Everybody needs encouragement. Pastors, too. And especially pastors who are leading in church revitalization. I am thankful for the dozens of encouragers who have blessed me through the years. This past week I remembered one special group of encouragers. They call themselves The Aluminum Crape Myrtles. As these ladies say, “Unlike steel magnolias, we bend with the wind.” Pastor, I pray that you have some Aluminum Crape Myrtles in your life. Even better if they are in your church!
My first exposure to the ACMs was seventeen years ago. I was in my first year as pastor of First Baptist Church of Talladega, Alabama. At thirty-nine, I was the youngest pastor to serve there for at least the previous fifty years. Maybe longer. There was a small group who thought I was too young. Three of their previous four pastors had entered retirement from the church. Another group was loyal to the most recent pastor and refused to give me a chance. Let’s just say the honeymoon did not last very long!
That’s when the Aluminum Crape Myrtles stepped up. One afternoon, I came home to find a gift basket just inside the screened door of our amazing back porch. It was a large basket with something for everyone in the house. Kids included. The note simply read, “Hang in there. The ACMs.” The next day I started asking around. “Who are the ACMs?” “What do those letters stand for?” I even stopped by the store where the gift basket items came from. The owners were members of the church. They wouldn’t tell me anything except, “It’s a secret.”
It was a secret. And it remained a secret for several years. But the encouragement continued. Gifts. Cards. Notes. The ACMs continued to encourage our family. I finally figured out that the store owner was one of the ACMs. She “fessed up” and told me what the letters meant. And why these somewhat crazy ladies fashioned themselves as a better version of Ouiser, Truvy, Clairee, M’Lynn, Shelby and Annelle. Over the next several years, I figured out who some of them were. This past week, I figured out a few more! They not only encouraged me throughout our time with them. They have continued to be wonderful friends. I hope they are encouraging their current pastor at least as much as they encouraged me.
When a Pastor Needs Encouragement
Pastors need encouragement all the time. But there are certain times when he needs it the most…
When he is criticized
This one seems obvious. The old saying that sticks and stones may brake my bones, but words will never hurt me is not true. Words can hurt. They do hurt. Sometimes very deeply. Some people think that criticism is their spiritual gift. As a seminary professor once said, “They were born in the objective case and the kickative mood!” When your pastor is facing criticism, be an encourager.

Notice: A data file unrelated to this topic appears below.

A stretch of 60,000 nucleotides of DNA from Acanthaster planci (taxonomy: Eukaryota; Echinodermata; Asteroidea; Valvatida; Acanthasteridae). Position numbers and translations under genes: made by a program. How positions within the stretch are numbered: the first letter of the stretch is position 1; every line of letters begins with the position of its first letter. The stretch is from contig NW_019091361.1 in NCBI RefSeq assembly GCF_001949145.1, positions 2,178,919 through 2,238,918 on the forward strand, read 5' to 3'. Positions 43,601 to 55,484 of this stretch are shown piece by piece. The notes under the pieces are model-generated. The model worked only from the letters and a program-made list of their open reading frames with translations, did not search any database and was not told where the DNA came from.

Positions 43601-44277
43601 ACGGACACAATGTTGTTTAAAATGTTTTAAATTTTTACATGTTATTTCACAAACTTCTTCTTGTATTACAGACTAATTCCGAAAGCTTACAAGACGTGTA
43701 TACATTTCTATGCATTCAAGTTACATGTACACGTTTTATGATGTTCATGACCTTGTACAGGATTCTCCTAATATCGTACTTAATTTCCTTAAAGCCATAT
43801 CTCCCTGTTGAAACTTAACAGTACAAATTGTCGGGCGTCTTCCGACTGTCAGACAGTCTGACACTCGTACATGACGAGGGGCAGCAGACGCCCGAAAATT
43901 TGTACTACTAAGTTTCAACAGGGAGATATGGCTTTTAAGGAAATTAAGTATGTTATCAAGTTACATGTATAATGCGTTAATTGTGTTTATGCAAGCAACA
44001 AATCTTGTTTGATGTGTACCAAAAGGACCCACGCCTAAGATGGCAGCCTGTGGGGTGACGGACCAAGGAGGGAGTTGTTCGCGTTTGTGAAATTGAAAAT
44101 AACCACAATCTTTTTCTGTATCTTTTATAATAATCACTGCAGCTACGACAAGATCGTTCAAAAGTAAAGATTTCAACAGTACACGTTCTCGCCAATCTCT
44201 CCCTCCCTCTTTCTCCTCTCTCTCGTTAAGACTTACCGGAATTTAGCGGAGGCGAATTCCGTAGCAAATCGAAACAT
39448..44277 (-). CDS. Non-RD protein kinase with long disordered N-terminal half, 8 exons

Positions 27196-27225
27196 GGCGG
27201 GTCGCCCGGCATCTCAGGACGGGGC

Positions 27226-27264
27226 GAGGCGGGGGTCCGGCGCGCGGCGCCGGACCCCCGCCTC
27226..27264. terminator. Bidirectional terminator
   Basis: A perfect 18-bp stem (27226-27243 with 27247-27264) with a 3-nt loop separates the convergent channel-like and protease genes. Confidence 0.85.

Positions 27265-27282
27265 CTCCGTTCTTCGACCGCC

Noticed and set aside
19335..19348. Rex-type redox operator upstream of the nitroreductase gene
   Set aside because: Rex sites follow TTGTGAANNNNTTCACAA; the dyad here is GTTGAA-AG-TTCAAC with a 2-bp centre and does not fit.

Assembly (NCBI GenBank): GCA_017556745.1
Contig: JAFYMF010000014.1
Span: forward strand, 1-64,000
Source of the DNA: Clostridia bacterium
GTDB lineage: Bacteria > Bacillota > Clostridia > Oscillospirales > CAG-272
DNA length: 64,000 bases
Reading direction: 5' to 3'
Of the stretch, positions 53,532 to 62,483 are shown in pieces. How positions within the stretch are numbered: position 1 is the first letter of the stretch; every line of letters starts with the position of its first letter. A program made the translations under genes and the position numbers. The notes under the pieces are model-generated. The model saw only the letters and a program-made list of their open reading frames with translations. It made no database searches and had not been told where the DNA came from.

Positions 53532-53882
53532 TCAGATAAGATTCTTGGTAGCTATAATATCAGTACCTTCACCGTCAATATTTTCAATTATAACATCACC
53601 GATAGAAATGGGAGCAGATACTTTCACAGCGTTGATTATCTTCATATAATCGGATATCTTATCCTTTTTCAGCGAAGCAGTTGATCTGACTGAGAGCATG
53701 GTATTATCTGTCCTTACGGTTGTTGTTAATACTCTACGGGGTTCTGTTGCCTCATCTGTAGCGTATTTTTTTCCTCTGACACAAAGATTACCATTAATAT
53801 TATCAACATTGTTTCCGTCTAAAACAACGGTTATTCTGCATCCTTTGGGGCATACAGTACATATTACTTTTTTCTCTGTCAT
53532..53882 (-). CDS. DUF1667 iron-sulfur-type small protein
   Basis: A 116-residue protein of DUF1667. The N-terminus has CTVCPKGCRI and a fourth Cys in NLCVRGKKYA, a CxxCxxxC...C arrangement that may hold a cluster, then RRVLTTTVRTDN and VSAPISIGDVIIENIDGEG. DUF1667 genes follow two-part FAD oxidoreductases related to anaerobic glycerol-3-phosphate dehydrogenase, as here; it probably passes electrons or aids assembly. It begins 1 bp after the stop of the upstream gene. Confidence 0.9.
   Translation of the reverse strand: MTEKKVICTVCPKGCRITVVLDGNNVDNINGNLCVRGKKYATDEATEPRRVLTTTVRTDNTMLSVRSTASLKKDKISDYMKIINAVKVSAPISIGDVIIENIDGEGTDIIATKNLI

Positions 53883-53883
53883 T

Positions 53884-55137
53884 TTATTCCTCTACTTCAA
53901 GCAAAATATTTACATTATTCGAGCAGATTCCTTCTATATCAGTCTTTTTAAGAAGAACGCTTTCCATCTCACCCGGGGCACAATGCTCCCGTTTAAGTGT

When he is carrying a heavy burden
A true shepherd loves the sheep. He hurts when they hurt. I can remember times when I have walked with church families through times of crisis. Extended illnesses. Hard decisions. Marriage problems. A wayward child. The list goes on and on. And most of the time we pastors are not able to share these burdens with anyone. I know I count it a privilege to carry burdens like these. But sometimes the burden can be hard to carry. When your pastor is carrying a heavy burden, be an encourager.
When he doubts himself
I was about to write that I am my worst critic, but then I remembered some of the other critics I have had through the years. But it is true. I am critical of myself. And sometimes I am downright insecure. The sermon isn’t good enough. The pastoral visit wasn’t long enough. Was that really the right decision? When your pastor doubts himself, be an encourager.
When he messes up
Sometimes we mess up. We make mistakes. Sometimes we fail. The criticism is warranted. The self doubt is on target. And we need someone to remind us that our failure is not fatal. When your pastor messes up, be an encourager.
How to Encourage Your Pastor
Here are a few ways you can encourage your pastor:
- Pray for him. I have a friend who reminds me regularly that he prays for me every day. That is an amazing encouragement.
- Show him that you care. That’s what the ACMs did. And they made it fun.
- Give him space to be himself. Sometimes we pastors need to vent. Sometimes we need space to just be ourselves. To be real. To not have to be “on.”
- Have his back. Most of the time a pastor can not confront his critics. It’s nice when someone else will do it for him.
- Follow his leadership and help others to follow, too.
Thank you, Aluminum Crape Myrtles for being such great encouragers! Thank you for showing that you care, for letting me be me, for having my back and following my leadership. Most of all, thank you for praying for me. I loved you ladies then. And I still do.
Rob Paul is a church revitalization strategist with over three decades of experience serving established Southern Baptist churches in pastoral ministry. He has a passion for encouraging and equipping established churches to experience revival and revitalization by God’s grace and for His glory. To find out more about Rob Paul Ministries or to financially support the work of church revitalization, visit https://robpaul.net